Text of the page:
General Civil FAQs
What is the difference between a 7 day notice and a 30 day notice?
A 7 day notice allows a person to stay if they pay the amount that they are required to before the 7th day. Failing to do so will result in beginning eviction procedures. A 30 day notice is a notice that terminates tenancy even if a payment is made.
I was just served a Summons & Complaint. What do I need to do next?
Start by reading through the papers that you were served so that you understand the claims being filed against you. Follow the instructions on the Summons to file your written answer (response) with the court and the plaintiff/plaintiff’s attorney. For more information on how to respond, click here.
How do I answer a Complaint?
A complaint can be answered by sending in a written statement to the court either explaining your side of the situation or by objecting to the complaint. It is required that you sign and date your answer and mail it into the Civil Division of the District Court within 21 days of receiving it. Once the court has received the answer, the case will be set up for a scheduling conference. Failing to answer the complaint will result in a default judgment. It is extremely important that you are aware of all court dates and are in attendance of them following your scheduling conference.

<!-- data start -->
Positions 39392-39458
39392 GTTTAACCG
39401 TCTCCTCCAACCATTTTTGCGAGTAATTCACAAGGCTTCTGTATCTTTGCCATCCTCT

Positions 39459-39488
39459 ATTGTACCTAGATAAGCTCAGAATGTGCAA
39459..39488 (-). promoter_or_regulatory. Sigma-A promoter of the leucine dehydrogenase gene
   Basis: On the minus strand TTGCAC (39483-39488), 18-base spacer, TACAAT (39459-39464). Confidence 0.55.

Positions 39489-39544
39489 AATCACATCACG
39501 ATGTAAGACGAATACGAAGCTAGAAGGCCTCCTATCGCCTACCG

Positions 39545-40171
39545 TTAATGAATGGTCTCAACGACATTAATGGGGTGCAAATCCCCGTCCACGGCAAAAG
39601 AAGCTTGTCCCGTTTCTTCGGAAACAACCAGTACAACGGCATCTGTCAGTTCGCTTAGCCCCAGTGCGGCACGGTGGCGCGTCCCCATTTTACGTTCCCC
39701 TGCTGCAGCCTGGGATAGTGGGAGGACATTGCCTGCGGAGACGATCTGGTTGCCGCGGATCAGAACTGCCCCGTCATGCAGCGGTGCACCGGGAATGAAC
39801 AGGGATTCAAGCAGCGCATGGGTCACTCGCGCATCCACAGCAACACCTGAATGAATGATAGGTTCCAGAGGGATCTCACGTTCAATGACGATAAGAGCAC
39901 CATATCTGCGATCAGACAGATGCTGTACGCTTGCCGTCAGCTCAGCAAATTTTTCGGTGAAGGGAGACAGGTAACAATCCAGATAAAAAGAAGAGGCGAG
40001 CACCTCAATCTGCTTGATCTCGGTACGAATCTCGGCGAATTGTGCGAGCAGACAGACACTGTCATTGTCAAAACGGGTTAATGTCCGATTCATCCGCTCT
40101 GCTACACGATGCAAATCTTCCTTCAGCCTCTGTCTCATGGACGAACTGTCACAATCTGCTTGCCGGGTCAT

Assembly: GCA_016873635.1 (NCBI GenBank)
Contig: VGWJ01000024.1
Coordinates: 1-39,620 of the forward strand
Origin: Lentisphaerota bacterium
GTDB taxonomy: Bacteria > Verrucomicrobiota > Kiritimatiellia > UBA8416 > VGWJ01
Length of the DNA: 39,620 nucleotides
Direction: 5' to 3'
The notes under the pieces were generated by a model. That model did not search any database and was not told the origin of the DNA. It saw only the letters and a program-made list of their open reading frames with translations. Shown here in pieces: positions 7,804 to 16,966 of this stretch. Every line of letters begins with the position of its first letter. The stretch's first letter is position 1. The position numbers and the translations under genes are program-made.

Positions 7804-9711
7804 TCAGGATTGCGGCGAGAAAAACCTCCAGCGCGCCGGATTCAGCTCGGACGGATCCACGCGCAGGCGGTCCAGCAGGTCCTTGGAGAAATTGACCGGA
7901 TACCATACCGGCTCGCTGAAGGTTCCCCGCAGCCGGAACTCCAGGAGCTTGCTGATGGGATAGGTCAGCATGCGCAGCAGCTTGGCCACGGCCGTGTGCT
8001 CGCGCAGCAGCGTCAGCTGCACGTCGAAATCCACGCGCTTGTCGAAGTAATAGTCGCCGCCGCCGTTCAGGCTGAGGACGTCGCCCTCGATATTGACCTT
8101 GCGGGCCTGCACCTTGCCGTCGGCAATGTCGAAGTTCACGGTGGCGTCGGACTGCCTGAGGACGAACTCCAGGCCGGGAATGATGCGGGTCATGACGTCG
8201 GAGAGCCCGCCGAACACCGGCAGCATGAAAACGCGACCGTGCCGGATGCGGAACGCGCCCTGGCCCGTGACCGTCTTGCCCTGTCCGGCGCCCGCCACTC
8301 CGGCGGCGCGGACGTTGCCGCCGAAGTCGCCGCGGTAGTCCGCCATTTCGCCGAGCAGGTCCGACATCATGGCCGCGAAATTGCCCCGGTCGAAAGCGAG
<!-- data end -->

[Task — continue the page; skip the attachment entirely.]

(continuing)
Do I need to hire an attorney?
You are not required to have an attorney for General Civil cases unless you are a corporation or an LLC. You may wish to hire an attorney if you are unfamiliar with the civil lawsuit process, Michigan Court Rules, and Michigan laws. If you choose to represent yourself, you are expected to abide by the requirements the same as an attorney would.
Why do I have a default judgment entered against me?
When you are served (either personally or by alternate service methods) you must respond in writing to the claims made against you within a certain time frame (either 21 days or 28 days depending on how you were served). When you fail to file this written response, you are considered to have defaulted, and the plaintiff may request to have a default judgment entered against you.
I have a default judgment entered against me. Can I have this set aside?
You may pay $20.00 to file a Motion to Set Aside the Default Judgment. Your motion will be held in front of a judge with the plaintiff in attendance as well. The judge will determine if the default judgment is to be set aside. Filing this motion does NOT guarantee the judgment will be set aside.
How do I set up payments on a garnishment?
Most all garnishments are served by the employer. In order to make payments on the garnishments, you must file a Motion for Installment Payments with the 56-B District Court. A filing fee of $20.00 will be assessed when you file the form. The Plaintifff will be notified and will give you an answer to your request. If the Plaintiff has no objection to the motion you filed, then the court will grant a judgment. If the Plaintiff does object, the case must be set up for a hearing.